Well, this is why you should take the better road and secure your future using the wiser means. Below, we have compiled some great small business retirement ways!

Calculate Early

What do you remember about the preparations you made for the business that you currently run? We bet there were loads of calculations and estimates. Perhaps, you may have even devised a complete plan for dealing with potential risks and management of the workforce (if any). Well, planning for retirement works the same way.

For envisioning a stable retirement era, you need to plan it thoroughly. Be it the potential risks, i.e., huge expenditures (such as that of health) to extravagances (such as vacations) and necessities. You must make realistic estimates by calculating your expected expenses as per desired or expected lifestyle.

We understand this can be a rather demanding task, especially for those who are Math majors. Hence, we recommend the use of free online retirement calculators and worksheets. Usually, most reputable financial firms offer such convenient financial tools.

Plan an Exit Strategy

Next, determine what you will do when it’s all over. What will you do when you can no longer tend to the daily activities of the business? And none in your family is ready to take up the big responsibility?

Technically, you can either plan to pass down the ownership to a trusted and deserving employee or sell your business to investment companies. In both cases, you will receive ample resources for your retirement period.

However, note that designing an exit plan isn’t as simple as stated above. It will require loads of homework. So, we advise you to plan it to avoid any panicky moments and impulse-driven non-profitable decisions towards the end.

Consult a Financial Advisor

Some people prefer consulting a financial advisor for retirement, and some people prefer it during retirement or right at the beginning. It is much wiser to have a professional guide you through than none at all. Their knowledge and experience can help us avoid unnecessary losses and financial crisis.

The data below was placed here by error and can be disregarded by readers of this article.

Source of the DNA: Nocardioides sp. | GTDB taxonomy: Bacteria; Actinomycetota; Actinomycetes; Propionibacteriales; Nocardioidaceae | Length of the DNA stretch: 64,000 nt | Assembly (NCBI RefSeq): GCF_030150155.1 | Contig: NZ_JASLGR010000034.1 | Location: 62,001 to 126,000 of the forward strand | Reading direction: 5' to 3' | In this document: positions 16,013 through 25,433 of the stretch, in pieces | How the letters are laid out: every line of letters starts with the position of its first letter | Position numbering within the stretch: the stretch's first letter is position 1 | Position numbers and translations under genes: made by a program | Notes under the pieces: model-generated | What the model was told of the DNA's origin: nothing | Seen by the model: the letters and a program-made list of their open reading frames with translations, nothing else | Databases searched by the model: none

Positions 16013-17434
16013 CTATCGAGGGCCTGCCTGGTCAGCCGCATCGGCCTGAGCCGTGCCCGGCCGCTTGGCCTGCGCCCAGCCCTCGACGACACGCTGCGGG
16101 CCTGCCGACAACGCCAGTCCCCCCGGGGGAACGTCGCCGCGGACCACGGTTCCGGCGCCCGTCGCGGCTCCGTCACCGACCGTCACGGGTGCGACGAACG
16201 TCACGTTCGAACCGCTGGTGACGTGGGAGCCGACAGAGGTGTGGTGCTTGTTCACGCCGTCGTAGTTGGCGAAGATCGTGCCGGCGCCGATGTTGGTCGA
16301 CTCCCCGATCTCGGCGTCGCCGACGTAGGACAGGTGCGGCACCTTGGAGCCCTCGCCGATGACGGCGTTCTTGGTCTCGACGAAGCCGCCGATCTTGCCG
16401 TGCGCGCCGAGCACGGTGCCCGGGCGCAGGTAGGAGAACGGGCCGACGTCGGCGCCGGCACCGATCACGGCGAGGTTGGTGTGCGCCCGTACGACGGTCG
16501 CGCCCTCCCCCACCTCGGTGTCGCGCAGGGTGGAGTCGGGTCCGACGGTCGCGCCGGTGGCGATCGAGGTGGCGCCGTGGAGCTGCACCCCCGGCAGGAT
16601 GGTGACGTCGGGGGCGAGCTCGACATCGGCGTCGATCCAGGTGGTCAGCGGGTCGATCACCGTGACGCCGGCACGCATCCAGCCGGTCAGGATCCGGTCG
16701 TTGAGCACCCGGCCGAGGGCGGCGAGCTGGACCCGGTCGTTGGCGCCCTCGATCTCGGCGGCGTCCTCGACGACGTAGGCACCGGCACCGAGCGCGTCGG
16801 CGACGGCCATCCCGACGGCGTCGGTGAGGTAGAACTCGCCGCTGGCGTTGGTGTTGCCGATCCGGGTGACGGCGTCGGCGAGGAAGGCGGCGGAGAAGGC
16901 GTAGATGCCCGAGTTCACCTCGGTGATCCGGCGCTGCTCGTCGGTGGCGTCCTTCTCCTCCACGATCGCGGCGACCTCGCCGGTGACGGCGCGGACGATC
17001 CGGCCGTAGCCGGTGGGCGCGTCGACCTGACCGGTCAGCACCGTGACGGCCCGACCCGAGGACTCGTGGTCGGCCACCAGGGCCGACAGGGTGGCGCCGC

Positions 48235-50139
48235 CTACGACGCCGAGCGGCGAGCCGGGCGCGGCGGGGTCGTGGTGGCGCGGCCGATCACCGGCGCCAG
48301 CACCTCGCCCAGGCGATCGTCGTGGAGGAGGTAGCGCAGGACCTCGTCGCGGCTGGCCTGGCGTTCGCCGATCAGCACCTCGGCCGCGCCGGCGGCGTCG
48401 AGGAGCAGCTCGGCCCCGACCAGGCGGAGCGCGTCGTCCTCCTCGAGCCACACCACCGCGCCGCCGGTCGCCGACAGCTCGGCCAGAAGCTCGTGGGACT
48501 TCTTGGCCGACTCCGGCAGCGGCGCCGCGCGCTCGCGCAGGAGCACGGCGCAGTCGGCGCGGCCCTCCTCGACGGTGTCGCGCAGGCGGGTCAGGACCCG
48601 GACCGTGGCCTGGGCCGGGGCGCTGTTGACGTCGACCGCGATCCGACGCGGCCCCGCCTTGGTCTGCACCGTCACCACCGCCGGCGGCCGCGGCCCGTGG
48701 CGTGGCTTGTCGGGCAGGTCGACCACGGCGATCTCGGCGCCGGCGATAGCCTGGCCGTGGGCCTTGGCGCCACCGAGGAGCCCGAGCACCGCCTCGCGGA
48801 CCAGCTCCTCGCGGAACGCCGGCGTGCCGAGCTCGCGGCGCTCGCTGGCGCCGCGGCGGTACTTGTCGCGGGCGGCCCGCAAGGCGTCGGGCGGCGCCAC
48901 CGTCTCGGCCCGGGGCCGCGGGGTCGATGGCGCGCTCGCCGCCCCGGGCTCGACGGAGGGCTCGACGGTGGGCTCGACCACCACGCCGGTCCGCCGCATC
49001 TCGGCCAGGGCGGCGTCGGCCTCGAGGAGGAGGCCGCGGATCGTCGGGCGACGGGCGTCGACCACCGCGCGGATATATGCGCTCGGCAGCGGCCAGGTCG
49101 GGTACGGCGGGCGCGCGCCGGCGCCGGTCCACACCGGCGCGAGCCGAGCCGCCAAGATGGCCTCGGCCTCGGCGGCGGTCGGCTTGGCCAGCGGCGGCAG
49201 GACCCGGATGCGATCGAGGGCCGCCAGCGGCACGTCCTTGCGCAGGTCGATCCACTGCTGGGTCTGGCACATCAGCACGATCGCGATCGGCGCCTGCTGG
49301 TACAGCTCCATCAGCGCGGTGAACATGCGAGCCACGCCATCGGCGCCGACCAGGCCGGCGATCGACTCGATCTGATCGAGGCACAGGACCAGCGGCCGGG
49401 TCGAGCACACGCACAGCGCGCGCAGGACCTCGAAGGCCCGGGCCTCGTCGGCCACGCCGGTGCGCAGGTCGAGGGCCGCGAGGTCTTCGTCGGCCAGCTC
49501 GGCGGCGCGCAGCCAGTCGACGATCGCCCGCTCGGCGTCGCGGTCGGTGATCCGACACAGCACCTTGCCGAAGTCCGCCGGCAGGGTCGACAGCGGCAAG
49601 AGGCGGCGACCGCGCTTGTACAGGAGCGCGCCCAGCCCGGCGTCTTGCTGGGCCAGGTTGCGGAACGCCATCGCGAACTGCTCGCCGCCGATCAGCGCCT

Consider Retirement Plans

Investing in a retirement plan is the safest and the most effective of all methods. You don’t have to spend tons of money, but you do get them by the retiring age.

Some of the best retirement plans aimed at small business owners include:

Simple IRA

The Simple IRA plan takes pre-tax directly from employee paychecks. It is for small business owners with 100 or fewer employees.

Solo 401(k)

This particular plan allows you to contribute 25-percent of your compensation and an employee’s contribution ($18,000 to $24,000). Altogether, the contribution must not exceed $53,000. If your spouse works with you, then he/she can also contribute the same amount.

Simple 401 (k)

The simple 401 (k) is similar to a simple IRA plan. You must have 100 or fewer employees that can contribute up to $12,500.

However, in this plan, you and your employees can borrow the money. They can also make penalty-free withdrawals if experiencing a financial crisis.

Invest Elsewhere

Security systems, computers-there a lot of things in which small-scale business owners invest to keep it growing. However, these investments are all a part of your business. And, all of these will get sold along with the business.

When the time comes of selling the business, these things will hold minimal to no value. So, a wiser approach at making investments that yield later on will be to invest in anything other than your business. Perhaps, you could invest in a car, small property, jewelry, or anything that serves as an asset for the future.



Published by ExitAdviser |

Content ID: 8512